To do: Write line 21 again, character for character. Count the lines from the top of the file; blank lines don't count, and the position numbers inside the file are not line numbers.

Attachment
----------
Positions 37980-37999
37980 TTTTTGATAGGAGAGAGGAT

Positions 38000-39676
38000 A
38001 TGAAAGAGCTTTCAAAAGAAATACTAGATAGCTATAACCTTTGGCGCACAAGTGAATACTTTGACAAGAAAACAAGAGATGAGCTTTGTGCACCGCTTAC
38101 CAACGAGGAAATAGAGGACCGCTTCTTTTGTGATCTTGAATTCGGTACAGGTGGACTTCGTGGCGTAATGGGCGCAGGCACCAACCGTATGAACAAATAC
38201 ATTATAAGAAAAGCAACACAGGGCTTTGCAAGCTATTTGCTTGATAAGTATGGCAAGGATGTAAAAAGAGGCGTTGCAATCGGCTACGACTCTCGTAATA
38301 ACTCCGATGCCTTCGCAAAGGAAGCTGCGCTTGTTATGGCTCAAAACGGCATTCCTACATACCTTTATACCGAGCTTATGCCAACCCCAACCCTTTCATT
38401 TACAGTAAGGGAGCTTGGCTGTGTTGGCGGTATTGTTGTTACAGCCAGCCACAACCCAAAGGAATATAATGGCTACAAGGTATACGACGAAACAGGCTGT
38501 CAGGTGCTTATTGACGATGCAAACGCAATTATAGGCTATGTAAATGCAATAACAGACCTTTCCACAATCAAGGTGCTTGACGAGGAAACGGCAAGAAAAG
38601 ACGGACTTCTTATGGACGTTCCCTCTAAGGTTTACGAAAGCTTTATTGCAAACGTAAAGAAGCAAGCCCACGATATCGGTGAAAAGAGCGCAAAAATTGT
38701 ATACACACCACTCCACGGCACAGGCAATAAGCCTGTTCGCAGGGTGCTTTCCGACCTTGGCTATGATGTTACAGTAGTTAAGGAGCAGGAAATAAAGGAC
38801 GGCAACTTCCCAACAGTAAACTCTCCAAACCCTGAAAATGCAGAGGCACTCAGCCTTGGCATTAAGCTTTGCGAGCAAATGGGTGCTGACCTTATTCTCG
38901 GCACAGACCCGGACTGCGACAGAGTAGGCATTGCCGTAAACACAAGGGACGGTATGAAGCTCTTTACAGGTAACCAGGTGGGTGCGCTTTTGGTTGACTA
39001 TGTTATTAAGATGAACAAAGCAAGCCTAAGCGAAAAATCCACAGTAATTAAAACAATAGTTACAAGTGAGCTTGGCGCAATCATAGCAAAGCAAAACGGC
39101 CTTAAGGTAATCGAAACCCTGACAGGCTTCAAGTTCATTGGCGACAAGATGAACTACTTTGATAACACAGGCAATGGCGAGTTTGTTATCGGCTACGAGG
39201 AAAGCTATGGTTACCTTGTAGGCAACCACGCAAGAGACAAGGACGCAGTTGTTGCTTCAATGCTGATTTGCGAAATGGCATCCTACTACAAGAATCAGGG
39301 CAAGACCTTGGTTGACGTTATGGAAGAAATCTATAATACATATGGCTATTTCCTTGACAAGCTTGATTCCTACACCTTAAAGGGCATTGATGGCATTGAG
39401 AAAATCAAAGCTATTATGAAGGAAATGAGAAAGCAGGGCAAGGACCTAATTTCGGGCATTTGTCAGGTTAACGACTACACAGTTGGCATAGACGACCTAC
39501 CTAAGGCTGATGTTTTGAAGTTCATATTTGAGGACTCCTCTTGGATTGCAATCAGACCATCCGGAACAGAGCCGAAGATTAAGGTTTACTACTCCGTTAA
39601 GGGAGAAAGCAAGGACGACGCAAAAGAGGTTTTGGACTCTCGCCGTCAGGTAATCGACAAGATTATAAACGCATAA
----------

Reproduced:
39601 GGGAGAAAGCAAGGACGACGCAAAAGAGGTTTTGGACTCTCGCCGTCAGGTAATCGACAAGATTATAAACGCATAA